Sigh No More – Mumford & Sons (2009)

Verdict – 5.3


The debut album by English folk rock band Mumford & Sons achieved a great deal of commercial success, playing a heavy role in the beginning of the new found mainstream acceptance for folk music. Start off by pointing out, this isn’t a bad album, it just isn’t good either. There is no doubt they have a knack for building a song to a hectic, all instruments-ablaze (overblown at times) ending, carried by the passionate vocals of lead singer Marcus Mumford, however hearing the repeated formula and pattern in almost every song on the album gets tiring, and in some cases, quite irritating (the breakdown on the terribly bland Roll Away Your Stone).

The opener is the album’s best track (maybe because it is the opener and we have yet to tire of the sound), building up with hymn-like verses before Mumford rallies us that, “Love will not betray you, dismay or enslave you, it will set you free.” The lead single and surprisingly incredibly successful, Little Lion Man, is the only other track that shows any distinction, and in a very religiously themed album, the line, “I really fucked it up this time”, seems rather out of place, which probably makes it all the more memorable.

We reach Roll Away Your Stone, which opens with a riff sounding very out of place (and reminiscent of a much more able folk band, the Fleet Foxes), offering a nice change in pace before the usual banjos, drums, guitars and vocals collide yet again, reminding us that this is indeed still the same album. Dust Bowl Dance is another poorly executed song, attempting a dark, gothic vibe, with Mumford displaying his growl to ill effect, and makes the song feel entirely over-dramatic before the loudest, most disruptive closing of the record.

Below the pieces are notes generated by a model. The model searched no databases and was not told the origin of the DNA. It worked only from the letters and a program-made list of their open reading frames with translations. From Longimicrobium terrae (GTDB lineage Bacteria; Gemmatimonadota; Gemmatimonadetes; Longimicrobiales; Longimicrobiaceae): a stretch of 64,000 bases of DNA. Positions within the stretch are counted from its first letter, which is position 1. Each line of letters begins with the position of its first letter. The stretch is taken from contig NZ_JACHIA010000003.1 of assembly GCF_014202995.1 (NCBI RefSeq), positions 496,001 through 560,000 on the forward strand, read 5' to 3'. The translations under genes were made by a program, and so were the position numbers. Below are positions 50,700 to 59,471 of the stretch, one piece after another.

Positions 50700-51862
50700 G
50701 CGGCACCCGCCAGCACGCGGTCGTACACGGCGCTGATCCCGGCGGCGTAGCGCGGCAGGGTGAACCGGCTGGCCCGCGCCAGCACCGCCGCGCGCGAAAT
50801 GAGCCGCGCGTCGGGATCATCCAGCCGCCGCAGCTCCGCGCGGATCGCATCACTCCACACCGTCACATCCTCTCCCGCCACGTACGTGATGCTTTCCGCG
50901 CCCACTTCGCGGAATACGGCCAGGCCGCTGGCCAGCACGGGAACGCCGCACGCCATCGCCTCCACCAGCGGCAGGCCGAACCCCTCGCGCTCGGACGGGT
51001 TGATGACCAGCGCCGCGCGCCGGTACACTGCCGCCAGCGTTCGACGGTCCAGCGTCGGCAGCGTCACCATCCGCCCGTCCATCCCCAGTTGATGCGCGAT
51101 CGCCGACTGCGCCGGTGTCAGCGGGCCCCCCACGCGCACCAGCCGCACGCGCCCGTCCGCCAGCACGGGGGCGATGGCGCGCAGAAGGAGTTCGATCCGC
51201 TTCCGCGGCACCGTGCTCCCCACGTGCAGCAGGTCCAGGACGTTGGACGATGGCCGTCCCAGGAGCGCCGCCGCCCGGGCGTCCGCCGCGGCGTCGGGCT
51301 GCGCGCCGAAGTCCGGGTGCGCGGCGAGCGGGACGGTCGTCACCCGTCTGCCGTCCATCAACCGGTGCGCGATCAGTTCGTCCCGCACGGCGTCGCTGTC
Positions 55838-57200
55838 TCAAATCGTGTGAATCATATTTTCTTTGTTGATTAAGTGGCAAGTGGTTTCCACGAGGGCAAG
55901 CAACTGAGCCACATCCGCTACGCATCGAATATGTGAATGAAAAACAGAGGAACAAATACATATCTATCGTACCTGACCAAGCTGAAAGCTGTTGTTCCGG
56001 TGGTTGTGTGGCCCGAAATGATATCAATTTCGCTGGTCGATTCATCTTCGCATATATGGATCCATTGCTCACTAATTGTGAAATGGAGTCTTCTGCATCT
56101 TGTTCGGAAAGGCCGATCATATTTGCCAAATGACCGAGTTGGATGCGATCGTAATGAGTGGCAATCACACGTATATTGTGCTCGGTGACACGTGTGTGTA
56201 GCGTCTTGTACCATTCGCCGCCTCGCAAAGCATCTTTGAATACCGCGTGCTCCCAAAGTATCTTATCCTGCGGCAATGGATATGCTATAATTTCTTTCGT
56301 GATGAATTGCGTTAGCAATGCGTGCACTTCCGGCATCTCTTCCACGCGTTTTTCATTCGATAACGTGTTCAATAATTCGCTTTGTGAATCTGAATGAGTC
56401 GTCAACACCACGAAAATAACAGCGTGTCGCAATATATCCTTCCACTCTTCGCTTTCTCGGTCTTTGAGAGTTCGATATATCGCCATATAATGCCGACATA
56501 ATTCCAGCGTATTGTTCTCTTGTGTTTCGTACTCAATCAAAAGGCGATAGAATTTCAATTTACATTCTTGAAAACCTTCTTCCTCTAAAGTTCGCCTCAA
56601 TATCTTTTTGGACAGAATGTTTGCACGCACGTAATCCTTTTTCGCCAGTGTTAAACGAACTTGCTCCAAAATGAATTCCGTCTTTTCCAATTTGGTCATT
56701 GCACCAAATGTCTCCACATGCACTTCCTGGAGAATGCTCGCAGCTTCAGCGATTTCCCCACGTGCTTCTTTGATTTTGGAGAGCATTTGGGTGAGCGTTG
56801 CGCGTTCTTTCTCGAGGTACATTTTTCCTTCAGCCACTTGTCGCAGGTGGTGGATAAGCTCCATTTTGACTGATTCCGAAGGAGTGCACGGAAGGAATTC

In comparison against a band such as Fleet Foxes, it’s clear the musical capability of Mumford & Sons is lacking, however, they’ve accumulated a strong base who do find the band so compelling. I do praise the success the band has now found, and hope they and other folk bands continue to do so in the future, hopefully making the generally under-appreciated genre more accessible, in-turn paving the way for new bands to enter the fray. In comparison to the general mainstream field, yeah, Sigh No More is pretty decent, but amongst the true artists and rival folk artists, the album lacks in almost all departments.

‘Better than Average’ Songs – Sigh No More, Little Lion Man


4 thoughts on “Sigh No More – Mumford & Sons (2009)

    • Pop-indie? There is a definite almost-Celtic folk vibe in numerous songs, though I do agree they can easily be classified as pop too. I agree, I said in comparison to that field, the album is pretty decent, just when you compare their attempts at harmonies and instrumentals to someone like the Fleet Foxes. Anything above 5 is above average.

  1. Haha I love the banjo actually, besides for on Roll Away Your Stone, only song on the album I really dislike. I can see why people like them, as with new, similar bands like The Lumineers who are finding some commercial success at the moment, the music is very catchy and likeable. By the way, very happy to see your top 10 list included Lonerism! I’m still pondering mine, but Lonerism is very likely to feature.

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